Axing camouflages real target

By Mark Thompson

Under Dr Maguire’s approach and restructuring of historic investigations, post-Al Hutchinson, the Office of the Police Ombudsman now enjoys the confidence of families. That’s a fact reinforced by this week’s CJINI report underlining a best practice approach. This is in stark contrast to the discredited PSNI’s Historic Enquiries Team (HET) that continues to deny families reports and information. The focus on the HET’s demise camouflages the real target of this week’s cuts – the Police Ombudsman.

That Minister Ford imposed funding cuts representing eight per cent to the only mechanism effectively addressing legacy matters flies in the face of logic and families will ask the question, why?

Moreover, the Police Ombudsman draws only on one per cent of the entire budget of the Department of Justice, yet the outputs are significantly greater. The bulk is split between the PSNI and Prison Service, receiving £825 million and £178 million respectively.

As we understand it, the Police Ombudsman is currently dealing with 340 cases involving killings and in order to conduct investigations required a mere £1.2 million. This sum was rejected. What price justice? We calculate that this represents approximately £3.5K per killing. The hospitality budget alone for the NIO last year represented half a million pounds.

Worse, more than this is being squandered on expenses across a range of institutions – the same institutions that are telling the Police Ombudsman and families there’s no money to investigate the murders of their loved ones.

These cuts mean the current investigation timeframe has now been doubled with at best, an expected outcome of 12 years for conclusion of many investigations. Bereaved relatives are ageing and dying and at this rate many will now not see the outcomes. This is unacceptable.

Families will rightly ask why this money can’t be provided. They will rightly be angry with DoJ and the NIO. This news will cause further distress and upset to families from across the community who have invested hope in the Police Ombudsman.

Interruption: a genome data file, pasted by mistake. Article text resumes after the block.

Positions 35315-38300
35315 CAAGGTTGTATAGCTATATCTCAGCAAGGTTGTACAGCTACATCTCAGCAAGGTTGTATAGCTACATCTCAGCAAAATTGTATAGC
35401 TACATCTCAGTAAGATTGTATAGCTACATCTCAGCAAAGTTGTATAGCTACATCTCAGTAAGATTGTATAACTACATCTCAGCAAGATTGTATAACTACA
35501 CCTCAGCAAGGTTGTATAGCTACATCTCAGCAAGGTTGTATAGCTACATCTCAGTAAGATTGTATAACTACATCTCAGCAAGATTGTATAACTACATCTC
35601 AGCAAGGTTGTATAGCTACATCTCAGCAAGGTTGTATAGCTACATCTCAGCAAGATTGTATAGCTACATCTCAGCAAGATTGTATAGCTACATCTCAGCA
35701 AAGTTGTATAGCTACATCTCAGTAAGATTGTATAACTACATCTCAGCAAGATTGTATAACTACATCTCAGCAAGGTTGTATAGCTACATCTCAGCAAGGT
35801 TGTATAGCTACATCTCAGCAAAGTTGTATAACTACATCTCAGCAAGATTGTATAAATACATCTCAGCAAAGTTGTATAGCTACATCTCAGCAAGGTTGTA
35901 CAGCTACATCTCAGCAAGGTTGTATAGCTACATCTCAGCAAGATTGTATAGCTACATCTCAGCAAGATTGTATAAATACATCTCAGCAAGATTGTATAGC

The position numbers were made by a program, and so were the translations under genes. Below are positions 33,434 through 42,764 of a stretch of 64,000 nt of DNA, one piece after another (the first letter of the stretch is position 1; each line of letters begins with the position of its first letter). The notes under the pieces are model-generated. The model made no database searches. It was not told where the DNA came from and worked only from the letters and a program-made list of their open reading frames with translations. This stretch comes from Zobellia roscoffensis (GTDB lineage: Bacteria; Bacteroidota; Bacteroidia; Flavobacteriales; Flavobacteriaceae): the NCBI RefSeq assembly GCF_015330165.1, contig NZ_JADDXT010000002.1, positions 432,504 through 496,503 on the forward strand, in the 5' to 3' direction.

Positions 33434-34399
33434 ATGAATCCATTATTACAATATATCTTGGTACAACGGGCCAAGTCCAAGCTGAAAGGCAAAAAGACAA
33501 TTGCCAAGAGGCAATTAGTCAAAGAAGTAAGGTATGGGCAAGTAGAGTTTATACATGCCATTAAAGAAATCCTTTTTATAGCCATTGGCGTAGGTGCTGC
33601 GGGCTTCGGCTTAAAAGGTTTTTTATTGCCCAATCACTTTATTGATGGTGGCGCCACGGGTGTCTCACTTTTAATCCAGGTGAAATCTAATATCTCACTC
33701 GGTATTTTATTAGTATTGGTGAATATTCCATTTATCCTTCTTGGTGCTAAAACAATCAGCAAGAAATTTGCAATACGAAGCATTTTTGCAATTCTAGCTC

Governments and politicians need to do more in the immediate term now whilst also looking to the longer term. The implementation of an Eames/Bradley – Haass/O’Sullivan type proposal is long overdue. Funds are urgently required for the Police Ombudsman.

It’s not acceptable for the British Government to sit back and watch squabbling over cuts to a block grant on legacy issues they were responsible for causing. It’s too convenient a strategy and one on which they remain unchallenged. These costs should not come from the block grant and RFJ have put this on record with David Ford and the NIO.

The issues at stake here are about the nature and extent of state killings and collusion and that is why there’s so much resistance. Had it been about republicans then the money would have been provided, as it was for three inquiries into on-the-runs. Ultimately the British Treasury should carry the cost of legacy directly, given their overall responsibility, both legally for ensuring compliant investigations, and that the majority of these killings happened under direct rule as a part of London’s security policy. The British Government has billions of pounds to go to war, yet can’t find a few pounds to address the consequences of the war here.

Mark Thompson is Director of Relatives for Justice

Editorial, page 20.

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